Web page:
Dr. BookMature

I'm sitting in his office, on the couch. It's old, red leather. Like a pair of loafers that, after years, have broken in and molded to your feet. More like a second skin than shoes. Here, with furniture, it's a couch molded from the weight of several thousand, shifting, storied bodies.

Like the room, the building, and Dr. Richard Book himself -- the couch has a history you can feel. I'm just the latest chapter in its story of support.

"The Book" -- my tag for him -- ushered me in to his "inner sanctum." His words, said looking at the floor with the kind of self-deprecating, friendly smile and voice that can put a girl at ease. Even a girl who's on the road back from the long, dark night of a rape, an abortion that left a secret bleeder, and a three-day coma from the blood loss.

I was lucky Ruby Heeler, a nine-year-old with mischief on her mind, had headed to the park that Saturday morning and found me passed out on a bench, where I'd been since 5:00 p.m. on Friday.

The Book is in the waiting room, talking on the phone. I can hear his voice, but not make out the words. His voice is calm and smooth. Like ice cream on a hot day.

In his study, there are a lot of pictures on the walls. Paintings, photos, drawings, sketches. Most in simple frames. Some just mounted on foam board. There's a bookcase on one wall that's crammed with books. Near that, an ancient wooden desk that's layered deep with stuff. By the couch is a coffee table with a box of tissues, a large stuffed chair and ottoman, and a stand lamp by the chair.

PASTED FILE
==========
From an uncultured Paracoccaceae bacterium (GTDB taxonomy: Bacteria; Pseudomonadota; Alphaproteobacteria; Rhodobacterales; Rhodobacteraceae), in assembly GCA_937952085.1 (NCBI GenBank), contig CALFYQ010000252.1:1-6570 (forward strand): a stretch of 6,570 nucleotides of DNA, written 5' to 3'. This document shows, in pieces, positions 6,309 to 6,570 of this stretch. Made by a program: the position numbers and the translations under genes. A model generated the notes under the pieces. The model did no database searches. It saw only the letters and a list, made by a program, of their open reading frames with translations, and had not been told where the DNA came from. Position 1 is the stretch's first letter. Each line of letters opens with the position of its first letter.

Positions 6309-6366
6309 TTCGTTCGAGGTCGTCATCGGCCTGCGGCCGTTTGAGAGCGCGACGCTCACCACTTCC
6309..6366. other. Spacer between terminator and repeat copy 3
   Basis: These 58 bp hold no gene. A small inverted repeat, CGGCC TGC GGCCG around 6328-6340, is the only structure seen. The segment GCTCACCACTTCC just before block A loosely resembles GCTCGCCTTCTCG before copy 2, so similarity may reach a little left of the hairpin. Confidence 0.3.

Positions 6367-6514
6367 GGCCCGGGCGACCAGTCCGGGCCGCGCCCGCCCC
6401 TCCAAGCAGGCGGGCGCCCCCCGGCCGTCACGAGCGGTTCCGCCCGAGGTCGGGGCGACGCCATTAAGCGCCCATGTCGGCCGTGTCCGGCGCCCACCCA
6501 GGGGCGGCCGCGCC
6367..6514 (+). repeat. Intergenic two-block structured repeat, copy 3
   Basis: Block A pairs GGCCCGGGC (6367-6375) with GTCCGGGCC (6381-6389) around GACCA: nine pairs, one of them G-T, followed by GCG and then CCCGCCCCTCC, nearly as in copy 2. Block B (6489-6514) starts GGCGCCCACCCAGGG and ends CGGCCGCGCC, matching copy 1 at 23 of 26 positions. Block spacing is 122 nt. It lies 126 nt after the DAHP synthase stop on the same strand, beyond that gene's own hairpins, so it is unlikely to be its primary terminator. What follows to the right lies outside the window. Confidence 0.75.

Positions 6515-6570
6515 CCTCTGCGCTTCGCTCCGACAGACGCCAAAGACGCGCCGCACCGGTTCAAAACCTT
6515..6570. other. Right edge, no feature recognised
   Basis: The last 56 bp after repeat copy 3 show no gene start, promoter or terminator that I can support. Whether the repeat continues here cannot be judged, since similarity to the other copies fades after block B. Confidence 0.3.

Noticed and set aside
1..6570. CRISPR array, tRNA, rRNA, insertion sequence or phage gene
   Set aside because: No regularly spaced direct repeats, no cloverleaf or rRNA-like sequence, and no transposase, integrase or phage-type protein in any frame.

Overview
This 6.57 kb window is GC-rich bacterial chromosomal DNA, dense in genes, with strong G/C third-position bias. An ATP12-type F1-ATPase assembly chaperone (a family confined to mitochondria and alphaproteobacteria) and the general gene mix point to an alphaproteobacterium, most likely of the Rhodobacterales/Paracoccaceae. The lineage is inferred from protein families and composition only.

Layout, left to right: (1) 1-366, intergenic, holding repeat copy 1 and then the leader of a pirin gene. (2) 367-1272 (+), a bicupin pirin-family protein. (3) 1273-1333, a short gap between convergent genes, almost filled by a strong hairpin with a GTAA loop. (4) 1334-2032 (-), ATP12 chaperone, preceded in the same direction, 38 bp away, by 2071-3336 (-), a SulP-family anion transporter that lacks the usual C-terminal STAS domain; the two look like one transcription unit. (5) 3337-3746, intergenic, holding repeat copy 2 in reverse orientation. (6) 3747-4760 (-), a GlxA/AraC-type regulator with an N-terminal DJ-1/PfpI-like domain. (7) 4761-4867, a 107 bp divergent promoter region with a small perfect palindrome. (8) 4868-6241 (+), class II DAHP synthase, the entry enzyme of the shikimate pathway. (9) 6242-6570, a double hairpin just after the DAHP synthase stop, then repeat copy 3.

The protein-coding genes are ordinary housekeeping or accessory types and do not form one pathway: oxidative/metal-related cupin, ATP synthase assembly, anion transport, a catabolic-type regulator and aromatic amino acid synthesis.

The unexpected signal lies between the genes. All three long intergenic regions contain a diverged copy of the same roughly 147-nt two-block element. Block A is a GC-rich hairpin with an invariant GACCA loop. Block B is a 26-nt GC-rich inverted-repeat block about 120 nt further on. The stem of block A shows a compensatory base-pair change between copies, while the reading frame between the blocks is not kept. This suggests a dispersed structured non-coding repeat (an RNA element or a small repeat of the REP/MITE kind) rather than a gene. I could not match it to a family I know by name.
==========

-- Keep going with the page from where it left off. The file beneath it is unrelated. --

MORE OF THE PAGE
If I were to lie down on the couch, head resting on a pillow on the couch arm nearest to the chair, I'd be looking out a double-window to the mid-level of an oak tree just outside. The office is on the second floor of a townhouse on West Fourteenth.

The door opens. "Sorry," the Book says. "I'll take ten minutes off your hourly charge."

I'm lying on the couch, head turned and looking at him, my Chuck Taylors hanging just off the side. Like someone waiting for a servant to bring her tea and cookies.

"There's a charge?" I say, barely smiling.

He glaces at me, smiling back. "Oh, yes. And for you there's a special rate."

"Why's that?"

"Because," he says, sitting in the chair, "you're the kind of girl who will expect me to be at my best game."

"And normally, you'd ..." I say, trailing off.

"Just be dull and boring. Sit here, with my pad and pen, doodling and day dreaming, while you went on about how your dog now treats you like an alien from outer space."

"Oh. Guess I'll have to keep the story of my alien abduction, until the second visit."

"Thank you. We appreciate it." He pauses for a beat. "But not enough to show up on your bill."

"Thanks," I say, breath laughing. "I'd really rather think of you as a learned prick. Just so, you know, we don't get close."

"The five feet from my chair, here, to that couch, is as close as we'll ever be. Believe me -- I'm not a shrink because I like people."

"That's a load off my mind," I say.

And immediately, in just fifty words, we've established a back-story point of view and method of exchange, for our characters to interact. Like two people-kids who were meant to play together.

There's a pause. "So ... is this where I take my clothes off?"

"No." He breath laughs. "That's always on 'the next' visit. Just so we'll always have something to look forward to."

20090907 03:23 Mon (626 words)

The End

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